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Cokaliong vs UCPB Gen Insurance, GR 146018.

Facts
Nestor delivered some cargo to Cokaliong Shipping to be shipped on the M/V Tandag
on its voyage to depart from Cebu for Tandag Surigao del Sur. Petitioner Cockaliong
issued a bill of lading #58, freight prepaid, covering the cargo. Nestor was both the
shipper and consignee of the cargo, with face value of 6,500.
Another Zosimo delivered cargo to Petitioner to be shipped on the M/V Tandag and on
the same voyage as Nestor's cargo. Petitioner issued bill of lading #59 covering
Zosimo's cargo with value of 14,000. Zosimo was both the shipper and consignee.
Subsequently, Feliciana insured the cargo covered by #58 and #59 with UCPB
Insurance for the amount 50,000 and 100,000, respectively, "against all risks." UCPB
was also given copies of the Bills of Lading. A policy was issued for each cargo.
In the course of M/V Tandag's voyage, fire started in the engine room. Despite earnest
efforts of the crew, fire destroyed the vessel resulting in the loss of the vessel and
cargoes.
Feliciana filed the respective claims with UCPB and both claims were approved in the
amounts of 99,000 and 49,500 for the cargoes covered by #59 and # 58 respectively.
For both claims, she signed a Subrogation Receipt/Deed in favor of Respondent UCPB.
As subrogee of Feliciana, UCPB filed a complaint for torts against Petitioner for the
collection of 148,500 which it paid to Feliciana for the loss of the cargo. UCPB argued
that the loss was due to the negligence of Petitioner.
Petitioner answered that a) it was cleared from any negligence by the Board of Marine
Inquiry; b) complaint stated no cause of action; c) shippers/consignee had already been
paid the value of the goods as stated in the bill of lading, thus, petitioner cannot be held
liable for the loss of cargo beyond the value declared in the bill of lading.

WON petitioner was negligent

Yes. The findings of the Philippine Coast Guard show that the M/V Tandag sank due to
a fire, which resulted from a crack in the auxiliary engine fuel oil service tank. Having

originated from an unchecked crack, the fire could not have been caused by force
majeure.
The law provides that a common carrier is presumed to have been negligent if it fails to
prove that it exercised extraordinary vigilance over the goods it transported. Ensuring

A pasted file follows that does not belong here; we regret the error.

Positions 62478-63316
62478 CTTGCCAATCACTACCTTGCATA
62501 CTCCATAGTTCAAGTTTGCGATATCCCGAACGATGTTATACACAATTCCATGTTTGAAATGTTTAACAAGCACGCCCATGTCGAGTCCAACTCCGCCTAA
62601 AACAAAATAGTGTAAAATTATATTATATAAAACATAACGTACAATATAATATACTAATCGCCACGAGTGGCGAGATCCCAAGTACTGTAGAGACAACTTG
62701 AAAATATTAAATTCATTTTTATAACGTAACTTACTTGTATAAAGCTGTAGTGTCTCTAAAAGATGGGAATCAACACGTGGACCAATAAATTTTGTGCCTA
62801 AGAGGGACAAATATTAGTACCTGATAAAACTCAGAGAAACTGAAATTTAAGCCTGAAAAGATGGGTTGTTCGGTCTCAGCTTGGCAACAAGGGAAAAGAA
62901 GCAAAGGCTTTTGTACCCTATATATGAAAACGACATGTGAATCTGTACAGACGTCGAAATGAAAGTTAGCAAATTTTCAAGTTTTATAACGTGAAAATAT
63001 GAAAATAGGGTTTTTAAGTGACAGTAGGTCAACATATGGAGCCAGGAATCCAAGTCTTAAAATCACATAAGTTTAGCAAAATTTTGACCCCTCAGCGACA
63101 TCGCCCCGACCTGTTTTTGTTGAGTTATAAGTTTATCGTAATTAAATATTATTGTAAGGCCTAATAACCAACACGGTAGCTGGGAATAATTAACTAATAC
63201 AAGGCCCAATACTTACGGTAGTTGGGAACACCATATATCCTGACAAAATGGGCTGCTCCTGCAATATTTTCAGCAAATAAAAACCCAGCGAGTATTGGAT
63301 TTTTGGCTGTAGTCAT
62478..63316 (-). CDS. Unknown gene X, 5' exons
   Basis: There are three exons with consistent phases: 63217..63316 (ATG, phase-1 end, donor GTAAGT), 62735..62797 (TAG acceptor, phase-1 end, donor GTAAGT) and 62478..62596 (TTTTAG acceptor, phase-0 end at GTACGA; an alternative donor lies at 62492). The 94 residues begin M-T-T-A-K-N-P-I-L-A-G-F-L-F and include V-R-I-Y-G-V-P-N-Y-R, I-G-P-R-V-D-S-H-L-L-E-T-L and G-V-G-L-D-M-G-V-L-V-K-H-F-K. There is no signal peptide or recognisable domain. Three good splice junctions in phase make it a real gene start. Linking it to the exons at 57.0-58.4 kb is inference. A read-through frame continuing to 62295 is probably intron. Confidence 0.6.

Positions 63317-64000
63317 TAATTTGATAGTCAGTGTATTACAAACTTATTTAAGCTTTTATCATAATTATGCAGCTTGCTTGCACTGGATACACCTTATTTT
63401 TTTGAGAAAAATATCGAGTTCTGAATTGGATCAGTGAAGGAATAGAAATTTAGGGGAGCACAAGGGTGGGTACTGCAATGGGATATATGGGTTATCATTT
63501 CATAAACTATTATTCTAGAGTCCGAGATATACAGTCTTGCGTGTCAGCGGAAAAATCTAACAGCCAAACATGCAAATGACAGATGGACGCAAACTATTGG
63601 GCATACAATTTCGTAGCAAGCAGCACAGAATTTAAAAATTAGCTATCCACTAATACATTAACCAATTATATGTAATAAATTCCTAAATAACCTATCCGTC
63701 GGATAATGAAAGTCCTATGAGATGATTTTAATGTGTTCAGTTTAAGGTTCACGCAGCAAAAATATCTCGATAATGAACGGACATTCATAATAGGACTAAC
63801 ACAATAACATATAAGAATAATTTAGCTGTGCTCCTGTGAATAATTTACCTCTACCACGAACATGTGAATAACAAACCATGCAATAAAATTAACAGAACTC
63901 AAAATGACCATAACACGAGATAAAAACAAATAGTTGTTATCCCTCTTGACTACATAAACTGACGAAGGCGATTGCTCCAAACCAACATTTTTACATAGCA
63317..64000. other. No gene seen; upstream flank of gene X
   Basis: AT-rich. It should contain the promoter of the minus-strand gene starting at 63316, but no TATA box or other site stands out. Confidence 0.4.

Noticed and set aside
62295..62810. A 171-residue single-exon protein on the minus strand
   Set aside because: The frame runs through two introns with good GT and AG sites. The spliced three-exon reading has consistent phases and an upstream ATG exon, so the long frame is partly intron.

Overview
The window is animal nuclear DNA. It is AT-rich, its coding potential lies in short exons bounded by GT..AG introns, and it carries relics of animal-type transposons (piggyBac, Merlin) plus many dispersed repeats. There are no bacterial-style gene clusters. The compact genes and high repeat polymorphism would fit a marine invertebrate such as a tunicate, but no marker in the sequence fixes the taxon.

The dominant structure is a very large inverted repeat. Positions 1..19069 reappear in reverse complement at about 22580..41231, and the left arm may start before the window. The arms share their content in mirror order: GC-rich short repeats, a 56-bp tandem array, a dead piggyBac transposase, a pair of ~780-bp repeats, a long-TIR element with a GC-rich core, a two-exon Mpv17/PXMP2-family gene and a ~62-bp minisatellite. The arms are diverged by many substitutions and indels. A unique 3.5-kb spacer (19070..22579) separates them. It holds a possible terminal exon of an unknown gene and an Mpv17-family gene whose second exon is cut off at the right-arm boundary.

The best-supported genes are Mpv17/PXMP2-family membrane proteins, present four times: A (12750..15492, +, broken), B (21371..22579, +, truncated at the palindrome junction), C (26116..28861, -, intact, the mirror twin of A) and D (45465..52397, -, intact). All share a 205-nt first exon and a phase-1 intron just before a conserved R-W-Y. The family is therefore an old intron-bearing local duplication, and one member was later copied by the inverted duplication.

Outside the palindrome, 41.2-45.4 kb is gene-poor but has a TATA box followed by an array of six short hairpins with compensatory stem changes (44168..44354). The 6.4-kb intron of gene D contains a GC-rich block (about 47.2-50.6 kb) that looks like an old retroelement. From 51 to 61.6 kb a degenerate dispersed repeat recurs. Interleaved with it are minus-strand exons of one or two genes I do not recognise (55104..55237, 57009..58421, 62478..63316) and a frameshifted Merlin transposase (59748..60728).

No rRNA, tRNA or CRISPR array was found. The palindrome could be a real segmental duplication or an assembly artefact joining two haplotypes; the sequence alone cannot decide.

the seaworthiness of the vessel is the first step in exercising the required vigilance.
Petitioner did not present sufficient evidence showing what measures or acts it had
undertaken to ensure the seaworthiness of the vessel. Necessarily, in accordance with
Article 1735 of the Civil Cold, petitioner is responsible for the loss of the goods covered
by Bills of Lading # 58 and 59.

What is the extent of Petitioner's liability?

The Bills of Lading covering the lost goods contain the stipulation that in case of claim
for loss or for damage to the shipped property, "the liability of the common carrier . . .
shall not exceed the value of the goods as appearing in the bill of lading."
A stipulation that limits liability is valid as long as it is not against public policy. A
stipulation in the bill of lading limiting the common carrier's liability for loss or destruction
of a cargo to a certain sum, unless the shipper or owner declares a greater value, is
sanctioned by law, particularly Articles 1749 and 1750 of the Civil Code.
In the present case, the limiting stipulation is not contrary to public policy. The purpose
of the limiting stipulation in the Bill of Lading is to protect the common carrier. A
shipper/consignee that undervalues the real worth of the goods it seeks to transport
commits a fraudulent act when it seeks to make the common carrier liable for more than
the amount it declared in the bill of lading.
It is well to point pout that, for assuming a higher risk the insurance company was paid
the correct higher premium by Feliciana; while petitioner was paid a fee lower than what
it was entitled to for transporting the goods that had been deliberately undervalued by
the shippers in the Bill of Lading. Between the two of them, the insurer should bear the
loss in excess of the value declared in the Bills of Lading. This is the just and equitable
solution.